US 5356697 A
A synthetic wood-sign substitute capable of being sandblasted and fabricated with less labor involvement incorporating a substrate composed of a plurality of overlying foam laminations of a first density spaced apart one from another by a plurality of separators of greater density, with the separators being of a narrower width then the overlying foam laminations, with the foam laminations being colored throughout, and with the substrate forming a panel for a sign.
1. The combination comprising:
a substrate composed of a plurality of overlying foam laminations of a first density spaced apart one from another by a plurality of separators of a second density, with said separators being of a greater density than that of said overlying foam laminations, with said separators being of a narrower width than said overlying foam laminations, with said foam laminations being colored throughout, and with said substrate forming a panel for a sign, with said substrate having a flat facing surface and side edge surfaces forming a panel for said sign, and also including a colored signage information laid out horizontally atop said facing surface, with said plurality of overlying foam laminations and said plurality of separators being laid out vertically.
2. The combination of claim 1, wherein said plurality of separators are also colored throughout.
3. The combination of claim 2, wherein said plurality of separators and plurality of overlying foam laminations are substantially of the same color throughout.
4. The combination of claim 3, wherein said signage information is of a color different from that of said plurality of overlying foam laminations and said plurality of separators.
5. The combination of claim 4, also including a colored border on said facing surface adjacent to said side edge surfaces.
6. The combination of claim 5, wherein said colored border is of the same color as said signage information.
7. The combination of claim 6, wherein said side edge surfaces of said substrate are of the same color as said signage information.
8. The combination of claim 4, wherein said plurality of overlying foam laminations are of a urethane composition.
9. The combination of claim 4, wherein said signage information is of a polyvinylchloride composition.
10. The combination of claim 4, wherein said plurality of separators are of a plasticized composition.
11. The combination of claim 1, wherein said signage information is composed of a colored facing material overlain with a masking material, and in which substantially all said masking material is cut-away except where said signage information is to appear on said panel.
In FIGS. 1 and 2, the redwood-sign substitute incorporates a substrate 10 composed of a plurality of overlying foam laminations 12 of a first density. Such synthetic may be fabricated of a urethane composition, a polyvinylchloride composition, a polystyrene composition, or any other foam that may be colored throughout--for example, so as to admit of a background which is "brown", "blue", etc.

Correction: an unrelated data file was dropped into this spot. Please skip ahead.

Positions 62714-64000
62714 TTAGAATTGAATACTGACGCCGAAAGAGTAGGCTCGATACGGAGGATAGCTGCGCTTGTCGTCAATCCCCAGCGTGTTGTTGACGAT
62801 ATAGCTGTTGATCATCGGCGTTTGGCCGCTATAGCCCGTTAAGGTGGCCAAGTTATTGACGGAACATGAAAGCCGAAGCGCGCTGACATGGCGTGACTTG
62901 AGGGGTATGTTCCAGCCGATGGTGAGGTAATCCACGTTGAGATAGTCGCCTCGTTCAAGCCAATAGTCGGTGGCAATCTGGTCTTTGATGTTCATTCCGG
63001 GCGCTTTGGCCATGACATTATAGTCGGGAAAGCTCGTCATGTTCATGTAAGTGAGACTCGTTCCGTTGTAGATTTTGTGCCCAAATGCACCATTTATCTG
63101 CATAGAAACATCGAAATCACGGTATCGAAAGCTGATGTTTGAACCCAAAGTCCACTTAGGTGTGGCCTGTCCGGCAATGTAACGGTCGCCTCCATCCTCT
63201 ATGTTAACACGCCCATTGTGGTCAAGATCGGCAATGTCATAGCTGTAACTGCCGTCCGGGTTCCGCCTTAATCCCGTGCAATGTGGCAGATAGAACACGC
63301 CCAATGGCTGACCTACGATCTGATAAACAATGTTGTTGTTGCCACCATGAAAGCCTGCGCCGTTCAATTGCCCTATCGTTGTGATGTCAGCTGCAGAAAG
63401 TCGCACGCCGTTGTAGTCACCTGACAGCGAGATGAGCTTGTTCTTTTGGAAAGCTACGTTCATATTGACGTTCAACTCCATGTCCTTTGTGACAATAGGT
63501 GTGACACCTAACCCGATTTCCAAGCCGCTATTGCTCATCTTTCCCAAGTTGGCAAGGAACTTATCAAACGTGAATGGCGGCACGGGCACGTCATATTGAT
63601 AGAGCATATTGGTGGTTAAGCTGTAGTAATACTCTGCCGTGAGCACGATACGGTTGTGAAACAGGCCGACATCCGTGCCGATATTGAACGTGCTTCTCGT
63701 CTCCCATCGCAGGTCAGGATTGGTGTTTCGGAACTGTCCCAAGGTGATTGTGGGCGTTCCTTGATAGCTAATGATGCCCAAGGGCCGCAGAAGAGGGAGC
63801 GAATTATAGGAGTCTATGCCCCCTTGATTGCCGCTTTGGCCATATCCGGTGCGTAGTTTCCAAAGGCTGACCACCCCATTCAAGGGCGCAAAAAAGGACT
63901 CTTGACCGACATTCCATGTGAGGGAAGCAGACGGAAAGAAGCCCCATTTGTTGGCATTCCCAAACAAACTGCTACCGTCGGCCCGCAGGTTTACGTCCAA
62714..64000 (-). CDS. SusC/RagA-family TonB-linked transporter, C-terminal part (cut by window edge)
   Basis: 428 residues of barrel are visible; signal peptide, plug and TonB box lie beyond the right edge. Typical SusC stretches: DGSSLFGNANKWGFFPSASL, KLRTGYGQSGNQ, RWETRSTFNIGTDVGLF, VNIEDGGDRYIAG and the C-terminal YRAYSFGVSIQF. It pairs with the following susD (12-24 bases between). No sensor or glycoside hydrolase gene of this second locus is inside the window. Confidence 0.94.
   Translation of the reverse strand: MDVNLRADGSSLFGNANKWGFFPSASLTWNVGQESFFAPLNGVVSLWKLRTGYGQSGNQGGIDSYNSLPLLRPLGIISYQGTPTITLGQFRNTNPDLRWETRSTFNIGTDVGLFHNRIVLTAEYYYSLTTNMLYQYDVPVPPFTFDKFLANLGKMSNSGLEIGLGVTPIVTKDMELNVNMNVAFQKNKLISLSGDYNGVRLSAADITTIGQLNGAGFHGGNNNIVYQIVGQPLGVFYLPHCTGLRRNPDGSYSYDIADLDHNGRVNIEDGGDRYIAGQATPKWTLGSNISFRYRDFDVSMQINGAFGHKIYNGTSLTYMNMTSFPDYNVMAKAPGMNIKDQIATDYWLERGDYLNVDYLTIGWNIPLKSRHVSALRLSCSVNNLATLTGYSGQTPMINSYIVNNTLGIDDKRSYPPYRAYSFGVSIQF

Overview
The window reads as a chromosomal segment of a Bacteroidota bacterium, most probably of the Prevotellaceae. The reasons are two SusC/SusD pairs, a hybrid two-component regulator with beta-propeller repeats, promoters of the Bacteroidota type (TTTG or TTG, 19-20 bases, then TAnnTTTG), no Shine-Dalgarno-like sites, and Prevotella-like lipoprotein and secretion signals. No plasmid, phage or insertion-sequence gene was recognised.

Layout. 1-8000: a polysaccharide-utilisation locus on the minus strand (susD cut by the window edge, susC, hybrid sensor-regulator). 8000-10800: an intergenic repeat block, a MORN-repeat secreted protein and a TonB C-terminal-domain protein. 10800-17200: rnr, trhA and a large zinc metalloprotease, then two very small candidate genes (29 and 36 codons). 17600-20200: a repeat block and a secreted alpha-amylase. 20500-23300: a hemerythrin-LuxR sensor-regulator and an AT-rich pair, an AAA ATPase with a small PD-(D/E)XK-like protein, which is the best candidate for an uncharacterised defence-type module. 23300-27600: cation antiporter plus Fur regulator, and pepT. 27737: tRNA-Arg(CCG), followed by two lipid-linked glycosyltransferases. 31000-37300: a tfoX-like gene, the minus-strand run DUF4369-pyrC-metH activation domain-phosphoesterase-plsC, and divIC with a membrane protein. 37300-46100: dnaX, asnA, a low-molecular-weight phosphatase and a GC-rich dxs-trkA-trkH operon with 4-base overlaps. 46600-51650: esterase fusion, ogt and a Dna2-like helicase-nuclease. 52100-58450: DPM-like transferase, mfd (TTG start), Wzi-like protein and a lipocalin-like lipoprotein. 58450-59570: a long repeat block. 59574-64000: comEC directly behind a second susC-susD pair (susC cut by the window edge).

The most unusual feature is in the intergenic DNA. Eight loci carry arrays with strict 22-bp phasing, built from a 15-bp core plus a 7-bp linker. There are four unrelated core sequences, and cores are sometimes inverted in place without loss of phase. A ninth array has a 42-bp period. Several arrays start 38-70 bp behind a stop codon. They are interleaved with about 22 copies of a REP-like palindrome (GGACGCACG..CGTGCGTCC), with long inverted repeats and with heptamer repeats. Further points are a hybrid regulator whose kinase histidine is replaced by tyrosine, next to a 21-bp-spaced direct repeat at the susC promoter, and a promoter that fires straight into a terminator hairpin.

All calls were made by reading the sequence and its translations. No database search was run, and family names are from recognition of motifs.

Between the individual laminations 12--and spacing them one apart from another--are a plurality of separators 14 of a second, greater density than that of the foam laminations 12. In a preferred embodiment of the invention, a plasticized paper composition was found to work perfectly well in ultimately yielding a synthetic wood-sign substitute, with the separators 14 being of a narrower width 16 than the width 18 of the foam laminations 12.
As is also shown in FIGS. 1 and 2, the substrate 10 incorporates a flat facing surface 20 and side edge surfaces 22 adjacent thereto, which are typically to be of colors contrasting with that of the substrate, when provided with appropriate borders for the sign information--for example, "ivory" for a "brown" substrate, "yellow" for a "blue" substrate, etc.
According to the invention, any desired "signage information" that is intended to be present on the substrate 10 will eventually be laid down horizontally (i.e. from left-to-right) atop the facing surface 20 with the plurality of overlying foam laminations 12 and the plurality of separators 14 being laid out vertically (FIG. 2). In particular, in fabricating the redwood-sign substitute of the invention, a colored facing material or "surface layer" 24 is placed over the flat facing surface 20 and overlain with a masking material which is substantially cut entirely away except where the signage information is to appear--illustratively, the letters "A", "B", "C", the areas where the masking material continues to overly the colored facing material. Such colored facing material 24 will be appreciated to be the same contrasting color to the colored substrate 10 as may be utilized in forming the borders 26, 28 of the sign being fabricated (in which instance, where a border 26 is desired, a masking material is also there overlain atop the colored facing material).
As will then be appreciated by those skilled in the "sandblasting-sign" art, an appropriate sandblasting operation (from top 30-to-bottom 32, or vice versa) cuts away the colored facing material, except in those areas where the masking material is applied which, once removed, then displays the sign information of the contrasting color, while exposing the underlying layers of laminations 12 along with their separators 14.